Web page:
Combining art with nature: kids will experience both at Shelburne camp this summer

Dawn Schmidt runs an Art and Nature camp in Shelburne. Courtesy photo.

Going on hikes in the woods, experiencing wildlife through birdwatching, gathering sticks and stones on the beach, and watching plants grow in a garden are all examples of ways to get children engaged in observing and exploring their natural world. This summer, Shelburne resident Dawn Schmidt will be creating a space where kids ages eight through 12 can explore and learn about different facets of nature through art. The Art of Nature camp is a series of one-week sessions. Throughout each week, campers will study clouds, birds, rocks, fungi, and plants, and translate this understanding into art using a variety of different artistic methods and mediums.

Schmidt is an artist and art teacher who has taught at Rice Memorial High School for the past 15 years. Schmidt was raised in Vermont in a family where art, nature, and music were themes that surrounded family life. Her father was a prolific artist and musician and her mother possessed a love of nature and an acquired knowledge of and curiosity about all its forms.

Much of Schmidt’s inspiration for the camp was drawn from the book “How to Raise a Wild Child: The Art and Science of Falling in Love with Nature,” by Scott Sampson. In the book, Schmidt says, the author notes a decline in the amount of time children spend outside compared to their parents’ generation, and an increase in time spent on the computer or watching TV. Sampson also wrote that spending time in nature can help children relieve stress, depression, and attention disorders, reduces bullying, and helps to boost academic success.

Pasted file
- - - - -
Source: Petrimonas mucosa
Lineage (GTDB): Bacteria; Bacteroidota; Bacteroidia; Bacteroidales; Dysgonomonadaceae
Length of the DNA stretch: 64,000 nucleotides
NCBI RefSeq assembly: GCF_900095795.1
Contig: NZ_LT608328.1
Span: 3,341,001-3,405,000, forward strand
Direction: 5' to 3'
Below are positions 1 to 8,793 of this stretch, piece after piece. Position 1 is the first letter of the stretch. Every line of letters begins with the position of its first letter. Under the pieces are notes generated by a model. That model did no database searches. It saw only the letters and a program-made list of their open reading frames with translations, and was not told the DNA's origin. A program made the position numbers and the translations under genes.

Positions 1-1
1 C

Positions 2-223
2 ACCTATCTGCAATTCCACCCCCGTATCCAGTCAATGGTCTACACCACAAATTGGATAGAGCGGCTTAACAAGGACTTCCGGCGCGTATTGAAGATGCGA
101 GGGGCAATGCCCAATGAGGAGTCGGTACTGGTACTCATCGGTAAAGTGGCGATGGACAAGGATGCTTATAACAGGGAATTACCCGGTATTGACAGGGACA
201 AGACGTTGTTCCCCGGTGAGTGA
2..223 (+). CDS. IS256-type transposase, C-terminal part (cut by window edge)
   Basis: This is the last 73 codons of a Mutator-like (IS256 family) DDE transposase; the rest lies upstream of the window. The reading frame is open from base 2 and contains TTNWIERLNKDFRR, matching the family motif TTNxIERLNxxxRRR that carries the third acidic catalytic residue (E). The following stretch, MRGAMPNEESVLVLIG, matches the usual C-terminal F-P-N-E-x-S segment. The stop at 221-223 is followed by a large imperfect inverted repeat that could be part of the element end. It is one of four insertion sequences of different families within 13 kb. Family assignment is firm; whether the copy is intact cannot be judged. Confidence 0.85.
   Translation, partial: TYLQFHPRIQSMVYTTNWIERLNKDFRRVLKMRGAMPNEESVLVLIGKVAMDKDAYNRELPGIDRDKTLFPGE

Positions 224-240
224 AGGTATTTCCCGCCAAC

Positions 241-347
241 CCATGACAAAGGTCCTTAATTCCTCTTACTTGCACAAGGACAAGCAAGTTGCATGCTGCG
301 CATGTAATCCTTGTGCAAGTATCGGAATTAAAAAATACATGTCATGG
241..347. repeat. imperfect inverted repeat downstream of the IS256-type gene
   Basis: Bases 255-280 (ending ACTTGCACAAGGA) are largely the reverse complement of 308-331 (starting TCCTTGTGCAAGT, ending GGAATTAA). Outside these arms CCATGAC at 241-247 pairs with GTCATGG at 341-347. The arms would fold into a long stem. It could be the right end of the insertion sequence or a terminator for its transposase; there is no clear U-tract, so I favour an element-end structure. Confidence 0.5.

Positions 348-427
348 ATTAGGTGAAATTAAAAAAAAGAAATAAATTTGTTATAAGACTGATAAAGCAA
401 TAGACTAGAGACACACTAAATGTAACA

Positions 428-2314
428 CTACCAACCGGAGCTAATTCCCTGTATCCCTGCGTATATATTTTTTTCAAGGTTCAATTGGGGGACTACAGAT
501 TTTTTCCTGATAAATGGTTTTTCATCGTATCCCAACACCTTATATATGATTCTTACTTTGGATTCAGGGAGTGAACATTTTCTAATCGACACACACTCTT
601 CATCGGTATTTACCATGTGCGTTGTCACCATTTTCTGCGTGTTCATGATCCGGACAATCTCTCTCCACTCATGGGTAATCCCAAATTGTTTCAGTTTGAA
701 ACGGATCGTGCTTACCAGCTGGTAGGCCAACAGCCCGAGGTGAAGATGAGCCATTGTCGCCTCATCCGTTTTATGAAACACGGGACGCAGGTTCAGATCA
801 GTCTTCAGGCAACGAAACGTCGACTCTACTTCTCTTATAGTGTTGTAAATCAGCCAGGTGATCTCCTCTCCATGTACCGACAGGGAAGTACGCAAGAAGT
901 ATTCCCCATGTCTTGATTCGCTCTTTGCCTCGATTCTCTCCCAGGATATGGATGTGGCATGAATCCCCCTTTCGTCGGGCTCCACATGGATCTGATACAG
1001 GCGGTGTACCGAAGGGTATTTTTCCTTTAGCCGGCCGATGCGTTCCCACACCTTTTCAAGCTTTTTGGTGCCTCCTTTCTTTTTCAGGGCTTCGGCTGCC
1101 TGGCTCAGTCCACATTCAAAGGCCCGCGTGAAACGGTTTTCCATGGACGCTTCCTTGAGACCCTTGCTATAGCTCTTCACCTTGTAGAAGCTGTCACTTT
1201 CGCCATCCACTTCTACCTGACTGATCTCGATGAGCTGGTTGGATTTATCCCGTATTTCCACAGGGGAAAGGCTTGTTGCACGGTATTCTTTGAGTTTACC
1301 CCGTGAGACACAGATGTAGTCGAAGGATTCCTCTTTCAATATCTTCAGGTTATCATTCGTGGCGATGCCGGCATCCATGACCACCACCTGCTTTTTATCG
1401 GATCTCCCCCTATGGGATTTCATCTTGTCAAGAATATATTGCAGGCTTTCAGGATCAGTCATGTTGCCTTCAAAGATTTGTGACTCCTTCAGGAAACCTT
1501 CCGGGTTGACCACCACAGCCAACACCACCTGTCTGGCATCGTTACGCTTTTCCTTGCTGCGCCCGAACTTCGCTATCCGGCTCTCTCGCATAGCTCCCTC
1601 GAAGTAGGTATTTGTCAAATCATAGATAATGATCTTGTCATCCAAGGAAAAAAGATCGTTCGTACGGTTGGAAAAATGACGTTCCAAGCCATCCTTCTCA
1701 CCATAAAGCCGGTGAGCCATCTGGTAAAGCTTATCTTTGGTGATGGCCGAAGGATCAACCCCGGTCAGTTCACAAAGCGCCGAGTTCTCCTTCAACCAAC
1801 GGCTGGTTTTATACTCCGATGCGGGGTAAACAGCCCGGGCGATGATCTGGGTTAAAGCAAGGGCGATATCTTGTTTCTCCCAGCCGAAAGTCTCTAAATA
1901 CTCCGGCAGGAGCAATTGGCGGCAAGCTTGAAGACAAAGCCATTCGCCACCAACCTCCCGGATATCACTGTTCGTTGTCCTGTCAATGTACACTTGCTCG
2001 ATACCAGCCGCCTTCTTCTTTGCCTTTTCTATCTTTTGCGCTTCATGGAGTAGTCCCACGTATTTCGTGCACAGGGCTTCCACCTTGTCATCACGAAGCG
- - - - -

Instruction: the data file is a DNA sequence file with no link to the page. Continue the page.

Schmidt fondly recalls the summer days of her own childhood, playing in a small wooded lot near her home, building stick forts with the other neighborhood children, and cooking pretend dishes for each other made of berries and nuts and served on bark platters. It is this same kind of creative engagement with nature that she hopes to foster in her campers at the Art of Nature camp this summer, through mini field trips that will be incorporated into each session.

Schmidt hopes her campers will gain an appreciation for both art and the natural world, and, to use writer Scott Sampson’s words, “fall in love with nature and instill a sense of place that will keep our planet healthy.”

Those who are interested in Schmidt’s The Art of Nature camp can find the ad in this week’s Summer Camp Section.

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